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The More, the Better?! Multiple vs. Single Jobholders' Job Satisfaction as a Matter of Lacked Information.


ABSTRACT: In recent decades, the working world has changed dramatically and rising demands on flexibility make the coordination of personal and professional life more difficult. Therefore, it is important that the incumbents are in possession of all necessary information concerning their job. This might be a key issue to remain satisfied. Simultaneously, atypical forms of employment have substantially increased in the labor market; one such form is holding more than one job. While the motives might differ from needing an additional income to broadening job opportunities, practicing several jobs requires coordination and thus, being informed. Building on research regarding organizational constraints and role ambiguity, we hypothesize that the paucity of information is negatively related to (dimensions of) job satisfaction. This effect should be stronger for multiple as compared to single jobbers; specifically when considering the job satisfaction with the social climate, given that being informed by others is an important factor in the coordination of several jobs. Data taken from the BiBB/BAuA-Employment-Survey provide a sample of 17,782 German employees (54% women), including 1,084 multiple jobbers (59% women). Job satisfaction was measured as employees global satisfaction and their satisfaction with facets dimensions: the social climate, structural working conditions, personal growth opportunities, and material incentives they receive for their work. Paucity of information was measured by the frequency of lacked information. Our study indicated that paucity of information was negatively related to both, global and all facets dimensions of job satisfaction. Multiple regression analyses further revealed interaction effects of paucity of information and form of employment. Specifically, the negative correlation of paucity of information with global as well as satisfaction with the social climate was stronger for employees' holding more than one job. These results were independent of age, gender, organizational tenure, working hours, socioeconomic occupational status, as well as important working conditions (workload and autonomy). Incumbents with less paucity of necessary job-related information are more satisfied, especially when they hold multiple jobs. Supervisors and colleagues are advised to provide all necessary information and to ensure that employees retain it.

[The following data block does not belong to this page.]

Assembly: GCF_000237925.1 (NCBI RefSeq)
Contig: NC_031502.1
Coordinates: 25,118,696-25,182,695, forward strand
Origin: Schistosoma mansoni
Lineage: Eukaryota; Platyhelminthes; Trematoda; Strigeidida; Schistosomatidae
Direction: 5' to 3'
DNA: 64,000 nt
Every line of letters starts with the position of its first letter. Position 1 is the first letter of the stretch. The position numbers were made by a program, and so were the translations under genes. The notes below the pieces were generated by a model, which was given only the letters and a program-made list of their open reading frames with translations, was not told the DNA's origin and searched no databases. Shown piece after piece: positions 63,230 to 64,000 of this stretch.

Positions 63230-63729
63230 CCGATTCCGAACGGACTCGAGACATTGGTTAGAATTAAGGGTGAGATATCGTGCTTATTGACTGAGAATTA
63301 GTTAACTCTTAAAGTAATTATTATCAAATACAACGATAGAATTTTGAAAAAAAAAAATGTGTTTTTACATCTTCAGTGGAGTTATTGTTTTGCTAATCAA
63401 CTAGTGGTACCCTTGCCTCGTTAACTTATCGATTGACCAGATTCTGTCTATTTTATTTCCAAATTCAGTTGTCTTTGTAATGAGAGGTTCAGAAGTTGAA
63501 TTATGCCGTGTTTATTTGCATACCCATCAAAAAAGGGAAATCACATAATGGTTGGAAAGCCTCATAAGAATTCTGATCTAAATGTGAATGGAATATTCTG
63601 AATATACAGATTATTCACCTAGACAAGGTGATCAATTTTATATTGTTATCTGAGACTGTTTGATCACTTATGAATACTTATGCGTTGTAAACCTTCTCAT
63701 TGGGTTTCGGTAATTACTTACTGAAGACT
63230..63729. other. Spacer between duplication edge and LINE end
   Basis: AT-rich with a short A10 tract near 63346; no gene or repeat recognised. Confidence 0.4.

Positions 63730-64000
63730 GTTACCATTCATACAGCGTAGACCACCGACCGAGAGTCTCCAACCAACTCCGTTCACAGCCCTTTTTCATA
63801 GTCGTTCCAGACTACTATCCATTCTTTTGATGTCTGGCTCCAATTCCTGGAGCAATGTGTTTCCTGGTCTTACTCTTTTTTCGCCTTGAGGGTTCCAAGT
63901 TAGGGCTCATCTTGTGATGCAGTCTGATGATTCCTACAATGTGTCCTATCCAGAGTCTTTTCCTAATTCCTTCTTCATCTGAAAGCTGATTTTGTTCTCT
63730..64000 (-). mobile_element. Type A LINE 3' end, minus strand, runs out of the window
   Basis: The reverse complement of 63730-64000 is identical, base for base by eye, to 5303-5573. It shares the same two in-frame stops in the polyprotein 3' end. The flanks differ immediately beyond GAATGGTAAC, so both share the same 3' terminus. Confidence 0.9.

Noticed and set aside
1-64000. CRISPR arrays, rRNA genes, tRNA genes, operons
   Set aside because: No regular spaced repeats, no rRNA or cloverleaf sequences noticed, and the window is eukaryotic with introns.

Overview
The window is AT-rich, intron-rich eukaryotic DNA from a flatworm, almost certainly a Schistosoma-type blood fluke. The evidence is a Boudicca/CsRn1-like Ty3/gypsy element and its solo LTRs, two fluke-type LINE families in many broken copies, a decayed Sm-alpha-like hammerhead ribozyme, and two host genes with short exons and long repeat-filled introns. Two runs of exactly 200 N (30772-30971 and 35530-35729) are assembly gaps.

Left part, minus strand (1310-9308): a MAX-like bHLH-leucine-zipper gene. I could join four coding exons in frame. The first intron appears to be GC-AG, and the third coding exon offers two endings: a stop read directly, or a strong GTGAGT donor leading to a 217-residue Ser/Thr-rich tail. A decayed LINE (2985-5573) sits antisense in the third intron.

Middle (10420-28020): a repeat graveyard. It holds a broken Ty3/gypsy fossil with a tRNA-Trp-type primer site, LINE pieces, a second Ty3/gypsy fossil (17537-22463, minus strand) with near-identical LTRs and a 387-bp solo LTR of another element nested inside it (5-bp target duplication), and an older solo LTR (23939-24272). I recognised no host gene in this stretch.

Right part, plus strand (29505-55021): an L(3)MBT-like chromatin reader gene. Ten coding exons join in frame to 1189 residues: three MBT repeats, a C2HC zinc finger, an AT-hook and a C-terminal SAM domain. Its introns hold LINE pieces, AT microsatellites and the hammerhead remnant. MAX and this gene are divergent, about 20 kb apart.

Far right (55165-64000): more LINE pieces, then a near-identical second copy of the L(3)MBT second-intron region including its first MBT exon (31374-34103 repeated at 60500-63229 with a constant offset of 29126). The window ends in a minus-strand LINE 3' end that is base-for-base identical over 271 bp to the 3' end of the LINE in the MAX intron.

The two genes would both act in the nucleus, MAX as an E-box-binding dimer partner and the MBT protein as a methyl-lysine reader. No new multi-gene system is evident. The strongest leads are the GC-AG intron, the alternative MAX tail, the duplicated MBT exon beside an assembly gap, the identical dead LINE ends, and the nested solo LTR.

SUBMITTER: Kottwitz MU 

PROVIDER: S-EPMC5526968 | BioStudies | 2017-01-01

REPOSITORIES: biostudies

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